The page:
Roth IRA accounts offer several advantages for savers, including tax-free growth and tax-free withdrawals in retirement. But it’s important to avoid common Roth IRA mistakes, which can cost you money and decrease your savings potential.
Understanding the common pitfalls below can ensure your Roth IRA works for you.
Not Contributing to Your Spouse
You could miss out on tax benefits if you’re married and don’t contribute to your spouse’s Roth IRA.
You can contribute to a spousal Roth IRA on the other’s behalf if your income covers those amounts.
Depending on your income, the maximum contribution was $6,000 each (or $7,000 if you’re both over 50) for 2022, 2021, 2020, and 2019.
Doing Rollovers Wrong
A rollover is when you withdraw money from one retirement account and deposit it into another.
You must complete the process within 60 days or face tax consequences, so understand how any rollover works before attempting it.
Not Naming Beneficiaries
To avoid Roth IRA mistakes, be sure to name your beneficiaries in the event of your death when opening a Roth IRA account.
They can access the money without probate consuming it all.
Not Investing Your Funds
Simply having an account isn’t enough – invest your funds to take advantage of compound interest and help ensure a comfortable retirement.
If you need help choosing investments, consider consulting a financial professional to avoid Roth IRA mistakes.
Neglecting to Rebalance
Rebalancing your portfolio is important because it ensures that your investments reflect the risk you’re comfortable with.
And helps mitigate any risks that come with investing in stocks, bonds, mutual funds, or other assets.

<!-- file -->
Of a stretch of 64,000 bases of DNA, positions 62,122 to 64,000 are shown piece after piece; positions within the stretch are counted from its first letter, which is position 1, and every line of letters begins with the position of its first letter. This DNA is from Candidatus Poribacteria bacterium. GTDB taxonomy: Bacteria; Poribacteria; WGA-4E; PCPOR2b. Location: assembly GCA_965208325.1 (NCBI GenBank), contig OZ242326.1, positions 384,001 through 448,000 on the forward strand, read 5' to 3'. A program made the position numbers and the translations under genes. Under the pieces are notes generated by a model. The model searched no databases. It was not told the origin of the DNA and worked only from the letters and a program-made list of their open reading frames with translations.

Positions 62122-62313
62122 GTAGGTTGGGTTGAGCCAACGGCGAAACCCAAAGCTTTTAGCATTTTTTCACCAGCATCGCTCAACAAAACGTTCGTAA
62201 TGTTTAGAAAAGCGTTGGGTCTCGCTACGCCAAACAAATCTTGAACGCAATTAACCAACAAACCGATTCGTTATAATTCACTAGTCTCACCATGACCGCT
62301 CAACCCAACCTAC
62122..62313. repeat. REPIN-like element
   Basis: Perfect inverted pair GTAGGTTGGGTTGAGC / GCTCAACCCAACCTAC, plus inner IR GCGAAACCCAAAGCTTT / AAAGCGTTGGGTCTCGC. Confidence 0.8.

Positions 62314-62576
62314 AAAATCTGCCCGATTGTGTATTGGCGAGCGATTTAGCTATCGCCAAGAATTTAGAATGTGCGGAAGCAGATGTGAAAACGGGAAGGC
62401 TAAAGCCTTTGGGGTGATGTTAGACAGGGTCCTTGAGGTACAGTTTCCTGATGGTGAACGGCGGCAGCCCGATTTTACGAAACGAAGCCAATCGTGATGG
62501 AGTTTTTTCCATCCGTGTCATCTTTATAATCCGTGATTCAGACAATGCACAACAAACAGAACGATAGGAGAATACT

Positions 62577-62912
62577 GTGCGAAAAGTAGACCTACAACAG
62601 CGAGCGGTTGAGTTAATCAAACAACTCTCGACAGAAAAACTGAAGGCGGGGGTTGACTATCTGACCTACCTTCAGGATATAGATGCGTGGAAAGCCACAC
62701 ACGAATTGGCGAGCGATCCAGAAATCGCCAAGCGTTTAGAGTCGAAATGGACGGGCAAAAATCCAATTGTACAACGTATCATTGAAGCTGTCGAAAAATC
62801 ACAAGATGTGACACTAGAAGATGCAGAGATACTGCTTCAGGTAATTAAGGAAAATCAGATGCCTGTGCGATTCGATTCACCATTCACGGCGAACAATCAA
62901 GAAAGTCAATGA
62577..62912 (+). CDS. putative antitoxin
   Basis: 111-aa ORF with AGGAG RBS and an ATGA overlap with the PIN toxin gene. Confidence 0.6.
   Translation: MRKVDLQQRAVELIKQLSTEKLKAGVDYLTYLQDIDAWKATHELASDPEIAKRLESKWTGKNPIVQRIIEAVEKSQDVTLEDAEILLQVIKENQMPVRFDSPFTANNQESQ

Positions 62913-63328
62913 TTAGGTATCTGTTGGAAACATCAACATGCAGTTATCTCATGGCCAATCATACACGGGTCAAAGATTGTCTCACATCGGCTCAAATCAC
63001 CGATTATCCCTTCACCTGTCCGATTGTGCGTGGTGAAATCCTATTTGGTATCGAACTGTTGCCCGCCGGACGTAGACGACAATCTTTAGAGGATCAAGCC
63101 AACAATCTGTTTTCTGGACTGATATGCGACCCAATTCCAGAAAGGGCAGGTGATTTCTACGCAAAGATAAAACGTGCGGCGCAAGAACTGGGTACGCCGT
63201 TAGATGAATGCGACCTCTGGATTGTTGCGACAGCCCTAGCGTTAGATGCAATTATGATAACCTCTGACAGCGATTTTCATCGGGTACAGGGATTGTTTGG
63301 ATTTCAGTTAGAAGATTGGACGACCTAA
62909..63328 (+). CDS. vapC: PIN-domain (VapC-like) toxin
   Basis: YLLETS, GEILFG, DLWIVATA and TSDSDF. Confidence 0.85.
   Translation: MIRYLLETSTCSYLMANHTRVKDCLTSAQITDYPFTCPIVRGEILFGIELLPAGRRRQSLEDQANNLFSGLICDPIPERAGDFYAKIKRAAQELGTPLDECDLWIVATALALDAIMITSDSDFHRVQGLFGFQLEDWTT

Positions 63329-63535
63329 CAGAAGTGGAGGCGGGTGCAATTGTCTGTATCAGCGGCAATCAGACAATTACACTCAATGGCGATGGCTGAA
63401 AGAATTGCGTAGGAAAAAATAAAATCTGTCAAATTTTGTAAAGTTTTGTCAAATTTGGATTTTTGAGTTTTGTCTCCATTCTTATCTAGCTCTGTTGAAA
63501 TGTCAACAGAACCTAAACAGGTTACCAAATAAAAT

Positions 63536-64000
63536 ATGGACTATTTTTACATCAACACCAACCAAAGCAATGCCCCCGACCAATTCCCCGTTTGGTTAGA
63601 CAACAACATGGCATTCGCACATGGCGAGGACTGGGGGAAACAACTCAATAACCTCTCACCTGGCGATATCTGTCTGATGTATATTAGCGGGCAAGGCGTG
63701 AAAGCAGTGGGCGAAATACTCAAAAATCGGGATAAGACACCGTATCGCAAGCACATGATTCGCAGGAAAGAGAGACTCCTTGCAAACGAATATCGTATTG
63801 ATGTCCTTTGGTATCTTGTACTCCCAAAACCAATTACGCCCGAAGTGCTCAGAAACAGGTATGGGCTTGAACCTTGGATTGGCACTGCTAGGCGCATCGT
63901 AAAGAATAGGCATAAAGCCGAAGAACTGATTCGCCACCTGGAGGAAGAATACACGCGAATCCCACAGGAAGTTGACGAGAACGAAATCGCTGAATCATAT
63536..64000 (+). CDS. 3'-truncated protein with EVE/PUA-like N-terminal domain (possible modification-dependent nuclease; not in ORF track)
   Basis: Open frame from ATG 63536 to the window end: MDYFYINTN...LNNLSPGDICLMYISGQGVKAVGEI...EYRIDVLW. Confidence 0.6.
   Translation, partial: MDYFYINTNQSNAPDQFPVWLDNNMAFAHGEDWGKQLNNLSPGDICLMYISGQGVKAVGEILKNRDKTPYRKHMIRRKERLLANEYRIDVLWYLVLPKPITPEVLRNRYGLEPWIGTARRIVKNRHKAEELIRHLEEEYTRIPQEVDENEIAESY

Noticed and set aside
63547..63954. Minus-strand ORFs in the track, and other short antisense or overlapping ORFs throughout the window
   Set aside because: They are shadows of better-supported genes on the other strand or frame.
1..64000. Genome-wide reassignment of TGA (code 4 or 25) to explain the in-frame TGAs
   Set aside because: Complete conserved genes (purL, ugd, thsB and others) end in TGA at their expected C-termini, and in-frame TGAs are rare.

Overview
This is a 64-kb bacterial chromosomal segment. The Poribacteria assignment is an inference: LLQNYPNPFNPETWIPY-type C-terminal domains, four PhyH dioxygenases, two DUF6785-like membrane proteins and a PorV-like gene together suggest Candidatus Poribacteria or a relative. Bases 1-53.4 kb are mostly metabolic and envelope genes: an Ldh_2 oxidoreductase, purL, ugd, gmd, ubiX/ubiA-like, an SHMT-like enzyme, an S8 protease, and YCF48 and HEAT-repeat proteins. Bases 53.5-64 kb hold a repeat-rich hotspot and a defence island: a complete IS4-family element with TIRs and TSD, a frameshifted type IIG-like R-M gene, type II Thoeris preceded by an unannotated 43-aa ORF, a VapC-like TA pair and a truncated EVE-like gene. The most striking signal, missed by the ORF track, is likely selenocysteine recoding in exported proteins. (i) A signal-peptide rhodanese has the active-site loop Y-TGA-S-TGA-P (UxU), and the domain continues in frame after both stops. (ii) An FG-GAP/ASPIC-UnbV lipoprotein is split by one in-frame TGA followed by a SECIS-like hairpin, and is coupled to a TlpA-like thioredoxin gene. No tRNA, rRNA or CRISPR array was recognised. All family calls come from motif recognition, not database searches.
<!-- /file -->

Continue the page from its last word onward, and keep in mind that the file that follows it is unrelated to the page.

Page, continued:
Withdrawing Inherited Roth Money
If you inherit a Roth IRA from someone, don’t make the mistake of withdrawing all of the money immediately.
Specific rules apply when accessing these funds depending on your relationship with the deceased.
All designated beneficiaries must withdraw all the money by the end of 10 years, while non-designated beneficiaries must withdraw it within five years.
Additionally, you don’t have to pay tax if they withdraw as this is a Roth IRA, and taxes are already paid.
Taking Withdrawals Before Retirement Age
You can withdraw money from Roth IRAs without paying penalties if certain circumstances apply.
Generally speaking, early withdrawal always carries a 10% penalty fee on top of regular taxes owed for the amount withdrawn.
Not Considering a Backdoor Roth IRA
A backdoor Roth IRA is a strategy for high-income earners who may exceed the Roth contribution limits but still want to take advantage of the benefits of a Roth IRA.
If you fall into this category, consider exploring the possibility of contributing to a backdoor Roth IRA.
Not Taking Advantage of Catch-up Contributions for Seniors
If you’re 50 or older, take advantage of catch-up contributions for Roth IRAs – they can help boost your retirement savings.
Catch-up contributions allow those over 50 years old to contribute an extra $1,000 per year on top of the standard contribution limit.
This can be a powerful tool for boosting your retirement savings and ensuring a comfortable future.
Failing to Report a Roth Conversion on Your Tax Return
When you convert money from a traditional IRA to a Roth IRA, you must report the amount converted on your tax return.
Omitting this information can lead to penalties and other problems with your taxes.
Make sure that any Roth conversions are reported correctly, or seek help from a qualified accountant.
You can maximize your retirement savings if you avoid these Roth Ira mistakes.
Following these is a great way to get started on the right foot and secure your future financial well-being.
As always, it’s crucial to consult a financial advisor or tax professional before taking action with your Roth IRA.
Roth IRA planning can be challenging to wrap your head around, but our guide can help.
With the assistance of our experts, you’ll not only understand the process much better and know how to make years’ worth of effort pay off. Contact us here.